The case for Tim Tebow as Jaguars QB

Some guy stood on a street corner last Thursday outside of Jacksonville and held up a sign: "Jags-Tebow, Why Not?"

Soon there was a website to go along with it. Then Monday there was a rally scheduled in the parking lot of the Jaguars' stadium, at 3:16 p.m., as a nod to the former Bronco/Jet/Pat/Gator quarterback/special teamer/backup/Heisman hero and his Christian beliefs. The event was scheduled to run three hours and sixteen minutes.

[Photos: Best of NFL Week 2]

About 15 people showed up.

Tebow hype, it's safe to say, has run its course. The reality of the quarterback and his limitations has settled in.

But at the same time … well, why not?

It can't get any worse for the Jags' offense. It mustered 248 total yards against the lowly Oakland Raiders, and have one touchdown in two games. The starting quarterback, Blaine Gabbert, is hurt. The star running back, Maurice Jones-Drew, left Sunday's game with an ankle injury. The star wideout, Justin Blackmon, is suspended. Even the punter, Bryan Anger, is causing some fan anger. It's bleak, man.

So why not give Tebow a try in Jacksonville? Why not give fans a reason to watch while the team rebuilds?

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"We're consumers, the Jags are the product," said James Stewart, a former Marine who is heading up this small-scale Tebow push. "We'd like to see a particular feature, which is Tebow."

The Jaguars, now 0-2, are not the first terrible NFL team. If they lose all their games this season, they will not be the first winless outfit. What they are is uninteresting. And that's rare in the NFL. Any team can cling to maybe: Maybe this player will turn into an instant star. Maybe this guy will have a breakout fantasy season. Maybe there will be an upset over a hated rival.

The Jags don't seem to have "maybe." They are young and thin in a difficult division. They can't score. That's basically it. There isn't much to cheer for. Not this year, anyway.

The season-opening game, against the Kansas City Chiefs, brought yawning sections at EverBank Field. The second game, in Oakland, brought a situation where a local TV station apologized to viewers for having to show the Jacksonville game instead of the Manning Bowl.

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The Jags lost both games badly. And there went two of the more winnable games on the schedule. The next drama is likely the draft.

Losing in the NFL usually foments rage. When the Lions went 0-16 in 2008, there was a winter's worth of fuel from the fury toward then-GM Matt Millen. Some fans in Detroit were actually cheering for the team to lose all its games in order to usher out the Millen regime. Last year, when the Chiefs won two games, there was a sense that this kind of failure cannot stand.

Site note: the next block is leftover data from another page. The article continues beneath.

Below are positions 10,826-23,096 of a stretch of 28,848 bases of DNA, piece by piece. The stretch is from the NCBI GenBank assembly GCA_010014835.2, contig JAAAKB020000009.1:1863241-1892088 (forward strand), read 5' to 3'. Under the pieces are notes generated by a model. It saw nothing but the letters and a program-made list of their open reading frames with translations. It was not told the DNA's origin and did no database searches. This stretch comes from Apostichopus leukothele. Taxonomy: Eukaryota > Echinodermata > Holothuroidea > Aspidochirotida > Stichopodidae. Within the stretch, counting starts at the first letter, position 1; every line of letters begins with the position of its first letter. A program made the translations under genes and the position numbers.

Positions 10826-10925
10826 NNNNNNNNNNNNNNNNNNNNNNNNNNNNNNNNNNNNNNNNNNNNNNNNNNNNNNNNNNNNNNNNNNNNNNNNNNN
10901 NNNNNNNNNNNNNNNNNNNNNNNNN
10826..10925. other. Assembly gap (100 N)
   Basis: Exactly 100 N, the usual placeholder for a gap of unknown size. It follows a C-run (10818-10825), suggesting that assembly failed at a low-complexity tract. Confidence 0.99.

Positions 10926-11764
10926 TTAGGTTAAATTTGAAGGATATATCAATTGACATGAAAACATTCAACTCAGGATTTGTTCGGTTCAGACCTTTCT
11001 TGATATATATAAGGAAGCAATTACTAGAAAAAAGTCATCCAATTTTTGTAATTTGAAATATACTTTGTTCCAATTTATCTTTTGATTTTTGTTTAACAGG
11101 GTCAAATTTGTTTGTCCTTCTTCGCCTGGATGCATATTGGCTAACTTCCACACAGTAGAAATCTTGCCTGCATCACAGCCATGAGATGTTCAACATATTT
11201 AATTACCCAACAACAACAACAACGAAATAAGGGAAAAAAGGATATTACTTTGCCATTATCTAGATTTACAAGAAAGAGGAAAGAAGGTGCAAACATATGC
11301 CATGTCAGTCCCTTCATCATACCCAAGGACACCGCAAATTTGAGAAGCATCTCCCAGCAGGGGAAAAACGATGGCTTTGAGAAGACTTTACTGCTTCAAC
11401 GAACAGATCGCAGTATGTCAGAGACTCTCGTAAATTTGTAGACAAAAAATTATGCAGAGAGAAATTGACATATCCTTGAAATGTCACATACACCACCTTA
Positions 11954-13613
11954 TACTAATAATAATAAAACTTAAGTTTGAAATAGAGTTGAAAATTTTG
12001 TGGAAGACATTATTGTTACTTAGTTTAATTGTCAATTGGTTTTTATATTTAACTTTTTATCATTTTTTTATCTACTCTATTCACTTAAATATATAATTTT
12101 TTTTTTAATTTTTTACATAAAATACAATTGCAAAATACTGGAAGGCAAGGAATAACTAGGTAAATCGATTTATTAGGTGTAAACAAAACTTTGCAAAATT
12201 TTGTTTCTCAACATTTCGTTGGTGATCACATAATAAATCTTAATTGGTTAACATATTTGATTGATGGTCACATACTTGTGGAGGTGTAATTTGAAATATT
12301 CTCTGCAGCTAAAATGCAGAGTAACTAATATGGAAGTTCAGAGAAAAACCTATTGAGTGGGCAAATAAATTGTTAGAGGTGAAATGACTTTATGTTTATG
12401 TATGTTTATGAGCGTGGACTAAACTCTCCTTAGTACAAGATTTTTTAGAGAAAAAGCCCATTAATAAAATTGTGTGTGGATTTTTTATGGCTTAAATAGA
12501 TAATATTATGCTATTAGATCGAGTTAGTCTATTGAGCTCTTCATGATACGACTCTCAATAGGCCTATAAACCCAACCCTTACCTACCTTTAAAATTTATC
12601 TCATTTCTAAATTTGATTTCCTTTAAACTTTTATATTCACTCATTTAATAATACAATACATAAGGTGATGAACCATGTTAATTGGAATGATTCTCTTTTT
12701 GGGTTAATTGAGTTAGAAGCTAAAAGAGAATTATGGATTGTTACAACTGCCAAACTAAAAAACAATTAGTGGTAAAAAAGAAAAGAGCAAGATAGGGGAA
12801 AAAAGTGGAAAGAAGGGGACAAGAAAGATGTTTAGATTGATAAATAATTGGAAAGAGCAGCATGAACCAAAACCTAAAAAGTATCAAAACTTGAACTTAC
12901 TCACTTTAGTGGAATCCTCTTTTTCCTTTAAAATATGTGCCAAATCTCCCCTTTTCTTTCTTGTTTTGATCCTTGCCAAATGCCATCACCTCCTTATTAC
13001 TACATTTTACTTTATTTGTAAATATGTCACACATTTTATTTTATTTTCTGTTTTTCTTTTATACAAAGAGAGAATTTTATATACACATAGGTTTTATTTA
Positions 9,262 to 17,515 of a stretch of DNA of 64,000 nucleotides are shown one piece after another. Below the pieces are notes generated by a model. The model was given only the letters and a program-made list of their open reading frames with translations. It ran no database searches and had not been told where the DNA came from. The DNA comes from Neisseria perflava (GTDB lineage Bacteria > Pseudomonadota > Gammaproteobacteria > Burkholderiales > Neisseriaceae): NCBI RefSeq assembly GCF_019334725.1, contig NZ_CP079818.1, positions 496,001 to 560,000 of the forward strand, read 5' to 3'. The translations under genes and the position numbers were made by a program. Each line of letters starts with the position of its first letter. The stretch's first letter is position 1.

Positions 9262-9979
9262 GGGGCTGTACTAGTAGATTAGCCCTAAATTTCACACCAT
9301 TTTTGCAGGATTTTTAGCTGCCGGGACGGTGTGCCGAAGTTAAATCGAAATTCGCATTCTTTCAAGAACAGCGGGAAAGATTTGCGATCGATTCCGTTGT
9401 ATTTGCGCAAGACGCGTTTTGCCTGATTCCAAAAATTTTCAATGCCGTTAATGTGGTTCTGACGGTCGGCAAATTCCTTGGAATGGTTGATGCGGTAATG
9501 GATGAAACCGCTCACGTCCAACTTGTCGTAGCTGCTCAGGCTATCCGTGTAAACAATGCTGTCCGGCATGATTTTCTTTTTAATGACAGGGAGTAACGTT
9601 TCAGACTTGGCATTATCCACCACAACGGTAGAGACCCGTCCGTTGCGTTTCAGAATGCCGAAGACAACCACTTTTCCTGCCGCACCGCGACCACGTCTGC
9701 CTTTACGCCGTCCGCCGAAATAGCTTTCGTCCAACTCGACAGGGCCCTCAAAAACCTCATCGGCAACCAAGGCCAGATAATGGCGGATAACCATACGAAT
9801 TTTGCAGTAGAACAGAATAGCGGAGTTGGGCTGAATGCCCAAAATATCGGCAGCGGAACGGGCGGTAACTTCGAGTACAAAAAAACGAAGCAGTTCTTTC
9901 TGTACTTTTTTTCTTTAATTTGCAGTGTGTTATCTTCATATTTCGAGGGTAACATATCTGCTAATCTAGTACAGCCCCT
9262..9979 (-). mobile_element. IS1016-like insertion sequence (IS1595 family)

The Jags? Well, fans seem to like the owner, Shad Khan. He's already unveiled plans to renovate the stadium. New coach Gus Bradley deserves time to figure things out. So a city waits. These aren't the Miami Marlins; nobody was sold a bill of goods. Nobody thought, "This is the year!" This is not the year.

But it can still be an interesting year, a fun year.

That's why, at least to Stewart, Tim Tebow makes sense. Bring him in, let him compete, see what happens. Nobody's saying he's Dan Marino. He's just a possible replacement for Gabbert.

"All I'm saying is at this point in time, we'd like to see what he can do," Stewart said on his way to the stadium for Monday's get-together. "I can't predict whether it's short- or long-term. I don't think Gabbert's long-term. I don't think [Chad] Henne's long-term. Tebow certainly would be more entertaining for everybody."

You can hear the apoplectic fits all over Duval County: Well then why not put an actual jaguar at quarterback?! Have the big cat run around and see how J.J. Watt reacts to that! No. 99 won't be so tough when a wild cat is running the wildcat!

[Related: Desperate Jags fans plan Tim Tebow rally]

Fair enough. But you can't blame fans for wanting something watchable. They're the customers. Positive change is coming, so give them something to watch in the meantime. Khan clearly wants to enhance the game day experience at EverBank. This is one way to do it. It's unlikely the Jags will score fewer points than they do now. It's unlikely fewer fans will show up. And it's not like anyone's getting unfairly benched. There's no hotshot quarterback waiting in the wings, other than Teddy Bridgewater.

And let's face it: People will care. Some will come and cheer, others will come and laugh. But people will show. "Whether you like him or hate him," says Stewart, "they would all watch. That would be good for the city."

There's also the football argument. Tebow was good in Denver and a misfit in New York and New England. He is not a good passer, but he can run behind a struggling offensive line. He can lead. He's far more likely to succeed in his hometown, surrounded by a young team. And if he doesn't succeed? Back to Henne or Matt Scott.

Does it make sense? Well, it makes about as much sense as starting Terrelle Pryor, who beat the Jags on Sunday.

Stewart isn't trying to raise hell. "I'm just a guy," he says. He was born in Jacksonville, cheered for the Seminoles, and started backing the Jags 11 years ago. There are a lot of people like him – people who simply like Tebow, like the Jags, and want to see something happen on Sundays. Asked if he's ready for those who will say "real" fans don't want Tebow, he says he doesn't understand why he's less "real" than others.

[Photos: NFL cheerleaders of Week 2]

The "real" fans will still love the Jags no matter what. The Tebow fans will show up in the short-term, and maybe for the long-term.

The Jags will get better. But for now, sadly, it can't get any worse.